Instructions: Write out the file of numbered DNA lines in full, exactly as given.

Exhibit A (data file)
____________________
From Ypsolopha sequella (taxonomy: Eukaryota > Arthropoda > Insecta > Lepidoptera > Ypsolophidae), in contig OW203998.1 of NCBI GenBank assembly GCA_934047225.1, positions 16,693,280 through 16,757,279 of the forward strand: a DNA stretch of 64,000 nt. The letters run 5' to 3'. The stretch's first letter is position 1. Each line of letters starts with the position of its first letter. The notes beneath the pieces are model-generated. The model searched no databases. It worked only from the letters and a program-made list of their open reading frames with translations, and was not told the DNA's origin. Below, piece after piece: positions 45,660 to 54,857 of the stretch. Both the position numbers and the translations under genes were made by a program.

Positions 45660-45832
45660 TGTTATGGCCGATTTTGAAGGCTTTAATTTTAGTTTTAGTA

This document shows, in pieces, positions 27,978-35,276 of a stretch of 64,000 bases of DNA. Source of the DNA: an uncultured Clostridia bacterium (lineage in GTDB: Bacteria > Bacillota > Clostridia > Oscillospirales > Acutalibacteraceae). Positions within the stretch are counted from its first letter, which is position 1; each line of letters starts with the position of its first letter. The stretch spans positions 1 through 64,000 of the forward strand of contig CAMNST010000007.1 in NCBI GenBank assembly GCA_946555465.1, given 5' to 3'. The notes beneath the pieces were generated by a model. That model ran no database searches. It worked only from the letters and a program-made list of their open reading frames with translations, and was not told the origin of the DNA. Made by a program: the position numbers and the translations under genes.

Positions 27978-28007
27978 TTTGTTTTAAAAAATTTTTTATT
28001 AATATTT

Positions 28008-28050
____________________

From Ypsolopha sequella (taxonomy: Eukaryota > Arthropoda > Insecta > Lepidoptera > Ypsolophidae), in contig OW203998.1 of NCBI GenBank assembly GCA_934047225.1, positions 16,693,280 through 16,757,279 of the forward strand: a DNA stretch of 64,000 nt. The letters run 5' to 3'. The stretch's first letter is position 1. Each line of letters starts with the position of its first letter. The notes beneath the pieces are model-generated. The model searched no databases. It worked only from the letters and a program-made list of their open reading frames with translations, and was not told the DNA's origin. Below, piece after piece: positions 45,660 to 54,857 of the stretch. Both the position numbers and the translations under genes were made by a program.

Positions 45660-45832
45660 TGTTATGGCCGATTTTGAAGGCTTTAATTTTAGTTTTAGTA

This document shows, in pieces, positions 27,978-35,276 of a stretch of 64,000 bases of DNA. Source of the DNA: an uncultured Clostridia bacterium (lineage in GTDB: Bacteria > Bacillota > Clostridia > Oscillospirales > Acutalibacteraceae). Positions within the stretch are counted from its first letter, which is position 1; each line of letters starts with the position of its first letter. The stretch spans positions 1 through 64,000 of the forward strand of contig CAMNST010000007.1 in NCBI GenBank assembly GCA_946555465.1, given 5' to 3'. The notes beneath the pieces were generated by a model. That model ran no database searches. It worked only from the letters and a program-made list of their open reading frames with translations, and was not told the origin of the DNA. Made by a program: the position numbers and the translations under genes.

Positions 27978-28007
27978 TTTGTTTTAAAAAATTTTTTATT
28001 AATATTT

Positions 28008-28050